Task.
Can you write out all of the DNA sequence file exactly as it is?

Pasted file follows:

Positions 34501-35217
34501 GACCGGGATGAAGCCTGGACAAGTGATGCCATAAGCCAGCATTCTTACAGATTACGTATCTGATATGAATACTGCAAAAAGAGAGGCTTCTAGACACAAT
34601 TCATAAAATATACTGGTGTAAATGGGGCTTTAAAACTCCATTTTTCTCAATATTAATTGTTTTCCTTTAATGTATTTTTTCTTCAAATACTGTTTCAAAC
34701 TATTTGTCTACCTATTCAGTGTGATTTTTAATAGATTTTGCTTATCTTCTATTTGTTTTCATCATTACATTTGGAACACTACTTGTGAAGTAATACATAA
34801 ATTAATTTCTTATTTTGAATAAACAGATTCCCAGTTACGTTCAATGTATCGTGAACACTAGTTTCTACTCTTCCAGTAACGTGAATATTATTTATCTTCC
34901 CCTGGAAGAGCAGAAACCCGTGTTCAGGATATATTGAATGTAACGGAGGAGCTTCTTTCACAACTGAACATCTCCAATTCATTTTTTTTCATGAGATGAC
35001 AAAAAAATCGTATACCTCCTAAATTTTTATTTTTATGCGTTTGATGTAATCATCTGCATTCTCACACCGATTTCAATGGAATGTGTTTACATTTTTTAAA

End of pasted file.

Positions 34501-35217
34501 GACCGGGATGAAGCCTGGACAAGTGATGCCATAAGCCAGCATTCTTACAGATTACGTATCTGATATGAATACTGCAAAAAGAGAGGCTTCTAGACACAAT
34601 TCATAAAATATACTGGTGTAAATGGGGCTTTAAAACTCCATTTTTCTCAATATTAATTGTTTTCCTTTAATGTATTTTTTCTTCAAATACTGTTTCAAAC
34701 TATTTGTCTACCTATTCAGTGTGATTTTTAATAGATTTTGCTTATCTTCTATTTGTTTTCATCATTACATTTGGAACACTACTTGTGAAGTAATACATAA
34801 ATTAATTTCTTATTTTGAATAAACAGATTCCCAGTTACGTTCAATGTATCGTGAACACTAGTTTCTACTCTTCCAGTAACGTGAATATTATTTATCTTCC
34901 CCTGGAAGAGCAGAAACCCGTGTTCAGGATATATTGAATGTAACGGAGGAGCTTCTTTCACAACTGAACATCTCCAATTCATTTTTTTTCATGAGATGAC
35001 AAAAAAATCGTATACCTCCTAAATTTTTATTTTTATGCGTTTGATGTAATCATCTGCATTCTCACACCGATTTCAATGGAATGTGTTTACATTTTTTAAA